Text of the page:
These mid-sized businesses took a long time to get wise to the possibilities, but they are starting to ripen – maybe just in time. But there is only one of me, and many ad and social targeting networks, so I may have my hands full tailoring some of these campaigns for the slightly more modestly scaled budgets of these clients. Even though these mid sized corps have less dollars, their campaigns are more modest, and there are just more of them in pure numbers than the Multinational brands.

    Just as the economy is softening, these local and regional specialty service orgs and technical manufacturers are turning into real channels. It would be a shame of some of the ad nets and widget white label social API services keep dragging their feet. In my humble opinion, they should be far more agile and receptive to the mid range consultants, like myself, and hop to when the call comes to work up cooperative bids and specs. So far, they are cold to this mid-range segment, making me do ALL the heavy lifting.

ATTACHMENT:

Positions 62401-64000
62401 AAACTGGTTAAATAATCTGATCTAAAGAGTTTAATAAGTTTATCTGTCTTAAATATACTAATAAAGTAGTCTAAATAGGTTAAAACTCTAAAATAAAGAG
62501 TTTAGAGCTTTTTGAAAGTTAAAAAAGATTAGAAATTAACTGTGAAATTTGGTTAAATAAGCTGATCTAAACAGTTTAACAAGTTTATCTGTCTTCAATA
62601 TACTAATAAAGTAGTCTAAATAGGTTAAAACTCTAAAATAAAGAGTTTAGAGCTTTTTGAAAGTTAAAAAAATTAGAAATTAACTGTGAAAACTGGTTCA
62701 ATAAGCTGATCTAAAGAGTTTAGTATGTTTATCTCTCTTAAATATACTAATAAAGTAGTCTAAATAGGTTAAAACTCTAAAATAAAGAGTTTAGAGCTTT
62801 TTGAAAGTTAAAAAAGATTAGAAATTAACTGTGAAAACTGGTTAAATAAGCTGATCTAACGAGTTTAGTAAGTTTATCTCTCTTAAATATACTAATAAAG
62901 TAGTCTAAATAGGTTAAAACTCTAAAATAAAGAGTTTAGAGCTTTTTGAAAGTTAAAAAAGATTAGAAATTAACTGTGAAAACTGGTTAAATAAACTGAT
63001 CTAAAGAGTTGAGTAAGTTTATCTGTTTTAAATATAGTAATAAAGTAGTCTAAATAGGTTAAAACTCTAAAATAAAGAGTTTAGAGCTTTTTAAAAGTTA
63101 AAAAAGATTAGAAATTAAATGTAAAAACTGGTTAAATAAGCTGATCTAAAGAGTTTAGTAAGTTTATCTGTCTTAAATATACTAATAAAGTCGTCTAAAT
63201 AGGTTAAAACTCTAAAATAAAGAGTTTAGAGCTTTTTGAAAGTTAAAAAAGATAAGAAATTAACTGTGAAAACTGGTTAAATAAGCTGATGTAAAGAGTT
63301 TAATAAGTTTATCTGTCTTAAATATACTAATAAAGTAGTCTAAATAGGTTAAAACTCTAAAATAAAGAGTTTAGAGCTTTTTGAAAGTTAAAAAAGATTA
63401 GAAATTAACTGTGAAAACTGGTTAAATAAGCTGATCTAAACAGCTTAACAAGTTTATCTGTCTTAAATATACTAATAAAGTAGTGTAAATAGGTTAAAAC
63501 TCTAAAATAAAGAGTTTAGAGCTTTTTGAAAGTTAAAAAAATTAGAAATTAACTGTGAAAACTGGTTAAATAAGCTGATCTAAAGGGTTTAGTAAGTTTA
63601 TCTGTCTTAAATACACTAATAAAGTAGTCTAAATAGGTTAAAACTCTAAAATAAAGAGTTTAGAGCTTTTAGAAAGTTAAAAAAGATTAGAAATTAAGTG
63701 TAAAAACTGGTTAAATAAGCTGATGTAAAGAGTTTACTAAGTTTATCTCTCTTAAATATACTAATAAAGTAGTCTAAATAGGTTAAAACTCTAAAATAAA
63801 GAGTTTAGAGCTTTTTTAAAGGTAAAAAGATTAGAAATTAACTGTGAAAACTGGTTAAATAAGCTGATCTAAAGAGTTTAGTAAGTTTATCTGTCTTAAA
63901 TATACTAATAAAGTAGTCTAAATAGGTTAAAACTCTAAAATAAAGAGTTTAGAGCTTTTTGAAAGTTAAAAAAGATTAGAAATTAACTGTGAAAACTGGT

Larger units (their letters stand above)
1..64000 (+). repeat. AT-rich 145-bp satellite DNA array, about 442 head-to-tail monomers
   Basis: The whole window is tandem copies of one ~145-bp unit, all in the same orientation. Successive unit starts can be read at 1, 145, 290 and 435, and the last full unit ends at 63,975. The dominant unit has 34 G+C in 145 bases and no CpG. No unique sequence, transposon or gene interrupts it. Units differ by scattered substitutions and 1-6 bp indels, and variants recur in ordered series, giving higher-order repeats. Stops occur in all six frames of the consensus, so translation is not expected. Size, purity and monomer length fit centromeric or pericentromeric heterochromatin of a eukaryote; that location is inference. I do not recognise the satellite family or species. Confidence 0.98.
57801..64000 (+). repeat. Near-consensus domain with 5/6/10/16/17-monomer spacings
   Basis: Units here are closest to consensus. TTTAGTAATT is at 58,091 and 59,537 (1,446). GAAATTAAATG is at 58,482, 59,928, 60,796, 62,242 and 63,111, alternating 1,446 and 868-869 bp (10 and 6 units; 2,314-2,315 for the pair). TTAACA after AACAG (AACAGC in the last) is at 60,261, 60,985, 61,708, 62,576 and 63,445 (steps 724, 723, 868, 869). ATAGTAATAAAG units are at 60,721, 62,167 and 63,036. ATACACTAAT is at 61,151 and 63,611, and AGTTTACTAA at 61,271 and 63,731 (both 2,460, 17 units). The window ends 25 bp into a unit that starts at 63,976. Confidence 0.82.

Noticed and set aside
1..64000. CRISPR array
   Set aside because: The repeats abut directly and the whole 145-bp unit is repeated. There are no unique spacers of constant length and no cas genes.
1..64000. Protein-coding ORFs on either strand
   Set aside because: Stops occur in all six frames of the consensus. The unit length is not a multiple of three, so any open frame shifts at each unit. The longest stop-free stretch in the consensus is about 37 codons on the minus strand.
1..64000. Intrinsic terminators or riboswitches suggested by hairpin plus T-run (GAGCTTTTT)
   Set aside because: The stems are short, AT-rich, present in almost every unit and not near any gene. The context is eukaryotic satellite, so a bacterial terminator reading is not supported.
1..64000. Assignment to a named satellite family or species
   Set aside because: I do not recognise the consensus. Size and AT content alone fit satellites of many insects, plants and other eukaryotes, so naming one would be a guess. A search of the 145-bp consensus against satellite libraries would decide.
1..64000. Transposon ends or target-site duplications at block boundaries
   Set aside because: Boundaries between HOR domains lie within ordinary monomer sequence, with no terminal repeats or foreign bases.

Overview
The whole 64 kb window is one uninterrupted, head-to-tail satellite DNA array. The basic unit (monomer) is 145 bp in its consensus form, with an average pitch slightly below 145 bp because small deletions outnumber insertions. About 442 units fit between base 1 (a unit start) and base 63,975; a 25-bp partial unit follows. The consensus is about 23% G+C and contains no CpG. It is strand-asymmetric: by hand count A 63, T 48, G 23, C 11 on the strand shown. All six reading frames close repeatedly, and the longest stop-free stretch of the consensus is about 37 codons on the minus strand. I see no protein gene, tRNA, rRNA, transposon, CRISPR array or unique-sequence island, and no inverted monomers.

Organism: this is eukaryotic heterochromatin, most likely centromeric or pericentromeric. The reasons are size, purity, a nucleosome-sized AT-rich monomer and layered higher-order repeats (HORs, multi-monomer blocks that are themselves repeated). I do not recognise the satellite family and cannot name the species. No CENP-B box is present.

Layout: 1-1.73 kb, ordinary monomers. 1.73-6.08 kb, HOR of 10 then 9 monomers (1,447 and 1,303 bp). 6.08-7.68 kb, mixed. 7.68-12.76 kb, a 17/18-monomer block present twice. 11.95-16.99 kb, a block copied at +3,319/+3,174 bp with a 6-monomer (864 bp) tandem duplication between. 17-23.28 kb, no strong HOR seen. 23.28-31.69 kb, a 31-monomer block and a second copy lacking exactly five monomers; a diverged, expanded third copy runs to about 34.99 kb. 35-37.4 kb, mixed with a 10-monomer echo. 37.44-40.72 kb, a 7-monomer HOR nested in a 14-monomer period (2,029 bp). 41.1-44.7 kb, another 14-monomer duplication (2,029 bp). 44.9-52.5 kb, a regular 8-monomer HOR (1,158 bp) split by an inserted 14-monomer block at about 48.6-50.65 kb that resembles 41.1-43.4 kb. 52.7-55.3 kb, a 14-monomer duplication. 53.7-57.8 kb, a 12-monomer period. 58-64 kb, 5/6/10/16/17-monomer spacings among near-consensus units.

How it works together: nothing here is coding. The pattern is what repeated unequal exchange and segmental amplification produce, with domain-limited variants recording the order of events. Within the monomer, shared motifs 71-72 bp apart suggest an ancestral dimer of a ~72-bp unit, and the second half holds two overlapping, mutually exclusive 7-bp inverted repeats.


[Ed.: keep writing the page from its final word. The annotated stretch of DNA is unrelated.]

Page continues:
Maybe some period of starvation will bring them around to the see the light that the SME and us local / regional technical liaisons can fill the breach.

  2. MySpace Launches SelfServe Ads For All – GigaOM Sunday, October 12, 2008

    [...] announcement comes at a time when the advertising market — both online and off — is looking a little shaky because of widespread economic [...]

  3. Companies are going to target their reduced advertising budgets more carefully. I don’t think that you’re going to see a proportional shift away the internet as a medium – the people that use it aren’t going to stop using it and start watching more TV. But you will see companies preferring established presences with a demonstrated audience. I think Yahoo will do OK. But in preferring established players, your average “lets try something cool and social and yeah, we’ll monetise it with advertising” is going to cop it.